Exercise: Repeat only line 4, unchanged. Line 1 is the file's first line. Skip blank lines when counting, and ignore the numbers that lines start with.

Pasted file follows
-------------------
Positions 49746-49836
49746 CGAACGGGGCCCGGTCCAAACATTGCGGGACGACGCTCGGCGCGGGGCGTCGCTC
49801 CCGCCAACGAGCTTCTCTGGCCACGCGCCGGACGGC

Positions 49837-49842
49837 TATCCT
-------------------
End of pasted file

Positions 49837-49842